Inspired by the rich observational datasets of MATERHORN, another study concerned ensemble sensitivity analysis (ESA) as an alternative to adjoint sensitivity, focusing on quiescent flow at DPG and over the Salt Lake Valley. It particularly dealt with model-based studies on sensor placement configurations to maximize forecast accuracy and to enable the capture of useful dynamical processes (Hacker and Lei 2015), the results of which could be applied to a future experiment that dealt with fog in complex terrain (MATERHORN-Fog). Methods for observing network design are immature at fine scales (e.g., 1–4-km horizontal grid spacing), during weak flows, and over complex terrain. ESA becomes inaccurate when the underlying assumptions of linear dynamics and Gaussian statistics are violated or when the sensitivity cannot be robustly sampled, and hence the limits of applicability of ESA were of interest.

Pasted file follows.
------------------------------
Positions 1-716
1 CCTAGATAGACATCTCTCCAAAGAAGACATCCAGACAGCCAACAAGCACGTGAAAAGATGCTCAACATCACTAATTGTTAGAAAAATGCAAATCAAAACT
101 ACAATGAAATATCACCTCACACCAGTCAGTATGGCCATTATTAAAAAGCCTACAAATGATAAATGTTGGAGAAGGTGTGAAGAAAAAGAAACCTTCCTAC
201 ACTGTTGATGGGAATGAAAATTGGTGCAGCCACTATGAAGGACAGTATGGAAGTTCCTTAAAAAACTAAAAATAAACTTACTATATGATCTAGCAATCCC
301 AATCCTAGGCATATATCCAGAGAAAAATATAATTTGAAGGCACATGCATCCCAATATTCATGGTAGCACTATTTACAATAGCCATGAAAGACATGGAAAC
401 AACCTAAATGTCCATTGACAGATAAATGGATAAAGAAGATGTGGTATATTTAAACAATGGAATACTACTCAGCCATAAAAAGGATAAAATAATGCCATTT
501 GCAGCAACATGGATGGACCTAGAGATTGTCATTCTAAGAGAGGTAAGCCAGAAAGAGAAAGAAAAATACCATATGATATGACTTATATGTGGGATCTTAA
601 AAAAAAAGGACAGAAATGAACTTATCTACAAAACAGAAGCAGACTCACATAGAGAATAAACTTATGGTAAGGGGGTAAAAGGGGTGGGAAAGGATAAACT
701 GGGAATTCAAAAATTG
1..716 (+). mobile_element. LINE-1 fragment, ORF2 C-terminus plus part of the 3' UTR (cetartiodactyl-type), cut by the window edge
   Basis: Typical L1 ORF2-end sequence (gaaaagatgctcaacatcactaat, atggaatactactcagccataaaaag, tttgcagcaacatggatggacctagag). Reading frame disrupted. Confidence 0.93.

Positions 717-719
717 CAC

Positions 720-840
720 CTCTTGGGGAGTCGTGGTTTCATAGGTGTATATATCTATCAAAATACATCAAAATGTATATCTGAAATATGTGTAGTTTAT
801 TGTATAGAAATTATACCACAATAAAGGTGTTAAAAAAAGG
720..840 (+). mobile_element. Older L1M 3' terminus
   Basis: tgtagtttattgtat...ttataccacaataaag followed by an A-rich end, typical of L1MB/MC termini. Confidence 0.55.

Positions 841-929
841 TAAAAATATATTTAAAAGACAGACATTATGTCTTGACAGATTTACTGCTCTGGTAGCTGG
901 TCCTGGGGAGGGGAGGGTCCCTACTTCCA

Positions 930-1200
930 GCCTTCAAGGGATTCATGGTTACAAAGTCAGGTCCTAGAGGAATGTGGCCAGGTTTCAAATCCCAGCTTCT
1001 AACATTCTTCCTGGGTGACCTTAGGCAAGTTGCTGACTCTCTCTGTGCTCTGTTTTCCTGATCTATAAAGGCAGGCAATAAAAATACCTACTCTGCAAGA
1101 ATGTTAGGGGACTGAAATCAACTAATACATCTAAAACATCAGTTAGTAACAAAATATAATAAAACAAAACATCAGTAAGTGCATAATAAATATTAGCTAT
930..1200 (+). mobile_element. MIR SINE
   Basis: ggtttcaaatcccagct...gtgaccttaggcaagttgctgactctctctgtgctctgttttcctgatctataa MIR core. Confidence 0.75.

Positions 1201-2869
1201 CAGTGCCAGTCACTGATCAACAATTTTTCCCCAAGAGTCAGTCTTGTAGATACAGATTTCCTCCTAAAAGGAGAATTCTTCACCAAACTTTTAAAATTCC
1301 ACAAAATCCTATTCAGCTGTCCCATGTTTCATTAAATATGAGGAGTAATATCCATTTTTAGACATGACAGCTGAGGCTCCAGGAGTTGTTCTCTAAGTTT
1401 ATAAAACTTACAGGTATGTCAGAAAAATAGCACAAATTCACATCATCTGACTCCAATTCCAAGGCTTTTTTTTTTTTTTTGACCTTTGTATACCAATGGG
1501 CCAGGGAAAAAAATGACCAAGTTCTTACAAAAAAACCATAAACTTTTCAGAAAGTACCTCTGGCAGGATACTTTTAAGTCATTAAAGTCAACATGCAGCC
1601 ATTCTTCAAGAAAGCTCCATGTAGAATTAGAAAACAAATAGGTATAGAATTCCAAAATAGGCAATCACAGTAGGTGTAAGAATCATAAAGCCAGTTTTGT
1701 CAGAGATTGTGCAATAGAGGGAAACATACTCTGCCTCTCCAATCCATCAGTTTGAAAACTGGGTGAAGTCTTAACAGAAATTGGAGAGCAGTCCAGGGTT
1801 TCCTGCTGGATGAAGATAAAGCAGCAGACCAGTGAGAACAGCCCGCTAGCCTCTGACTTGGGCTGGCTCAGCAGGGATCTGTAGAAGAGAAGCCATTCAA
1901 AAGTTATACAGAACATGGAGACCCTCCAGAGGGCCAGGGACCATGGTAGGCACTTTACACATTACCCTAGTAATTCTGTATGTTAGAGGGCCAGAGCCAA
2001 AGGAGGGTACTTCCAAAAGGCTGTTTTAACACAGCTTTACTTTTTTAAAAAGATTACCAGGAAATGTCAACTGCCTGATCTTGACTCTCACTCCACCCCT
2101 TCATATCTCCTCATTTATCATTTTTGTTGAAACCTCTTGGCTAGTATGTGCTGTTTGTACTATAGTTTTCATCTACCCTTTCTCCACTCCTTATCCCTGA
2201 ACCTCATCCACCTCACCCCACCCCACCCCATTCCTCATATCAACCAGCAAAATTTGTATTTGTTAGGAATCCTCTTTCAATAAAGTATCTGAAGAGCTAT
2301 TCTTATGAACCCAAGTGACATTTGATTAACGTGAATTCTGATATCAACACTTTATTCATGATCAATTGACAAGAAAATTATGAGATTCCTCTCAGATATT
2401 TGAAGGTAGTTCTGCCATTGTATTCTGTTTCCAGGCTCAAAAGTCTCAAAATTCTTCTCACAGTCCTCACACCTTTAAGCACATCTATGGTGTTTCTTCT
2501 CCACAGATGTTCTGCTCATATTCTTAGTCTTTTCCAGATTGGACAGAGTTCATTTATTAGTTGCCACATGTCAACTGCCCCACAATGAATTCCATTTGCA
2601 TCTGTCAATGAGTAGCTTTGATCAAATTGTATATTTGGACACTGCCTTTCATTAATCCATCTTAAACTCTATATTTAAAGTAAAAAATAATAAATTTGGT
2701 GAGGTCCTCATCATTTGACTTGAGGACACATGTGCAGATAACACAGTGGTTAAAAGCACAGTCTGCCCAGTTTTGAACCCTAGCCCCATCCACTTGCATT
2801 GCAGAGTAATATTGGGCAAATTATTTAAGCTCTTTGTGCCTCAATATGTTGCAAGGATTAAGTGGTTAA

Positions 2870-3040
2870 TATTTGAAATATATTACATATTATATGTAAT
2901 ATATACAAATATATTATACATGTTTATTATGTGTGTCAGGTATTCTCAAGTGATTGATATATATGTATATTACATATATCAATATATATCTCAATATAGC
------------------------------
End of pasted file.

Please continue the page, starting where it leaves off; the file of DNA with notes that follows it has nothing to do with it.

For submesoscales, the emphasis is on the development of the IBM nested in WRF (i.e., for large-eddy simulations), enabling simulations over very steep slopes at very high resolutions (∼10 m) using realistic atmospheric forcing. The goal is to achieve fully coupled mesoscale to microscale simulations without the undesirable numerical effects of terrain-following coordinates (Lundquist et al. 2010, 2012). Selecting the optimal transition point between the coordinate systems arguably minimizes model errors. The IBM method involves the use of a ghost-cell IBM that employs a Cartesian grid, where the effect of solid boundaries is realized by adding body forces, allowing the treatment of topography without terrain-following coordinates.
SOME PRELIMINARY FINDINGS.
A few noteworthy outcomes of MATERHORN are summarized below, and detailed results are expected to appear in special issues of AMS journals as well as Boundary-Layer Meteorology and Environmental Fluid Mechanics.